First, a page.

[HTML2]If I’ve said it once, I’ve said it a million times, Portland is a town full of creatives. We’ve got creatives in technology. Creatives in startups. Creatives in graphic design. Creatives in writing. Creatives in the arts. Creatives, creatives, creatives.
But if there’s one thing I don’t like about the Portland creative scene, it’s this: how divested these creative groups seem to be from one another. It’s a crying shame.
Still, journalist are exercising a fair amount of schadenfreude while covering the inexorable influx—by focusing on the downside of our current environment. Like the unemployment. And the hiccups and black eyes of Portland startups. Read More
Today, the traditional lines dividing “creatives” and “developers” is becoming exceedingly blurry. And I, for one, welcome that blurriness.
I mean, all of those folks are creative (and always have been). Because some of these folks whom you would traditionally throw in the realm of non-creatives—aside from being brilliant and creative developers—are also amazing photographers, knitters, designers, and writers.
Likewise, there are any number of drool-worthy graphic designers who have stepped into the realm of development. To finely craft their own CSS. Or churn out application code that would make traditional “developers” swoon.
Long story short, “creatives,” in my opinion, is a nonsensical moniker. The concept of creative is completely outdated. An unnecessary silo.
We’re all creative, people. All of us. (Well, except for me. I largely just regurgitate stuff I hear.)
Oh, I’m sorry. I didn’t even see that soapbox. I just happened to step up there.
Long relegated to the world of graphic design, I believe that the term “creatives” covers a much broader spectrum of creative professionals, like Web app and mobile app developers, for example. Like bloggers. Like Web designers. Like wiki developers. Like so many other technology pursuits that require a great deal of creativity.
So, when I see documents designed to speak for the “creatives” in the Oregon, I think it’s really important that you’re involved. Because you’re doing amazing work. And you’re—in many ways—leading Portland and the Silicon Forest.
Oregon Creative Industries (OCI) is a trade association being created to provide a voice for Oregon’s Creative Economy participants, working to champion sustainable economic growth for the sector.
Why do I think you should review this effort?
Well, for one thing it’s going to affect you. For another, it’s an effort in which a number of people we know and love have been involved, including Legion of Tech, DevGroup NW, and Social Media Club of Portland. And finally, because I know there are a big chunk of readers out there—incredibly talented creative developers—who live in the part of the Silicon Forest that isn’t Portland proper. So when people around Portland start talking about things for “Oregon,” I start getting a bit edgy. Then I start thinking that more of Oregon needs to be involved. To, you know, speak for Oregon.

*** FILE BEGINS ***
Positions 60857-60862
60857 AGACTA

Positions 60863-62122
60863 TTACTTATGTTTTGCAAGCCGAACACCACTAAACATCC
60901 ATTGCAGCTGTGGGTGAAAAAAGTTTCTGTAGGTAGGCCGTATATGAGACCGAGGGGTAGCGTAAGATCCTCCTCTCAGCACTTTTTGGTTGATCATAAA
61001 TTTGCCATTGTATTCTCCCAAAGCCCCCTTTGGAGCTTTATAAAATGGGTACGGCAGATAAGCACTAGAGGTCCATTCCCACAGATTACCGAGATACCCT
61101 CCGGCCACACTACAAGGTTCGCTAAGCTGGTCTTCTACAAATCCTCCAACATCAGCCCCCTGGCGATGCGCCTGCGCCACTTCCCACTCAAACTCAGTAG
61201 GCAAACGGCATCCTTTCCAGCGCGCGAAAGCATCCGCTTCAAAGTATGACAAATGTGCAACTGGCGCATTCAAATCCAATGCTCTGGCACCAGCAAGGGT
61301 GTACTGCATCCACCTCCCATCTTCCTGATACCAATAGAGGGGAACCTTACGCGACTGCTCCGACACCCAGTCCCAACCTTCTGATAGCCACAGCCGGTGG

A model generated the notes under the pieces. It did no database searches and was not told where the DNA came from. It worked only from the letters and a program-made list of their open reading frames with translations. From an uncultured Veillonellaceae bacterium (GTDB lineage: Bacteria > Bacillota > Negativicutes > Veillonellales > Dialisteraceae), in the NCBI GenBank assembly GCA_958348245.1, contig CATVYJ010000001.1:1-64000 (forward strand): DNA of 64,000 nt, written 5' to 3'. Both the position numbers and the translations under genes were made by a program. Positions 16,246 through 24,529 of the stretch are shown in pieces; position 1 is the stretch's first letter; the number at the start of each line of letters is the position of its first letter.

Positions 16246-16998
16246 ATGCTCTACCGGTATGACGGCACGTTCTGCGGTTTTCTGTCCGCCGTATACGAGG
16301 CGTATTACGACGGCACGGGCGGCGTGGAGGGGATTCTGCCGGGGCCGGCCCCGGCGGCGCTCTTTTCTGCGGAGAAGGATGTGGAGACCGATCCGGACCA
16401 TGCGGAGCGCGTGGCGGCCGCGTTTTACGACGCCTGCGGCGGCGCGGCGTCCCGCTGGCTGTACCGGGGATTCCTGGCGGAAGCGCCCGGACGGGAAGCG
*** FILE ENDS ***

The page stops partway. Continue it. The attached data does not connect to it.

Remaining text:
So what are you commenting on?
I’m glad you asked.
After several months and hundreds of volunteer hours reaching out and listening to the community, OCI recently published a draft document for public comment that defines the Creative Industries economic cluster in Oregon and proposes several objectives and initiatives for sustaining and growing Oregon’s creative economy.
The document outlines a number of benefits of the creative industry, including:
Creative Industries provide Innovation strength. In an ever-increasing global economy, one comparative advantage we have is our ability to innovate. Successful innovation comes about by commercial use of new ideas as a result of market and technology know-how, coupled with design and creative talent. This ultimately delivers new or enhanced products, processes or services that increase individual business profits, which contribute to the overall health of our region’s economy. Knowledge generation and sharing is the key to fueling Cluster growth and competitiveness and this can be achieved by the uptake of innovation through the Creative Industries Cluster.
Now, it’s in your hands. The document is a rough draft. And it could use your input. It could use input from all of us. Because while it’s a good start, it could use fine tuning. Hence the call for public comment.
If you choose to comment on this document, I’d encourage you to focus on the following areas:
Recent Accomplishments for the Cluster Organization
Please download the document, review it, edit it, and submit your feedback to email@example.com. Even if you don’t agree with the basis of the document—arguing for the formation of a trade organization—I’d still encourage you to read it and comment.
In fact, I’d especially encourage you to participate in the public comment if you disagree.
Whatever your opinion, comment. And please feel free to cc: firstname.lastname@example.org. I’d love to see your thoughts.
Once I’ve formulated my response, I’ll be publishing my comments here. And with your permission, I’d be happy to include yours so that we can publish a joint response to the public comment.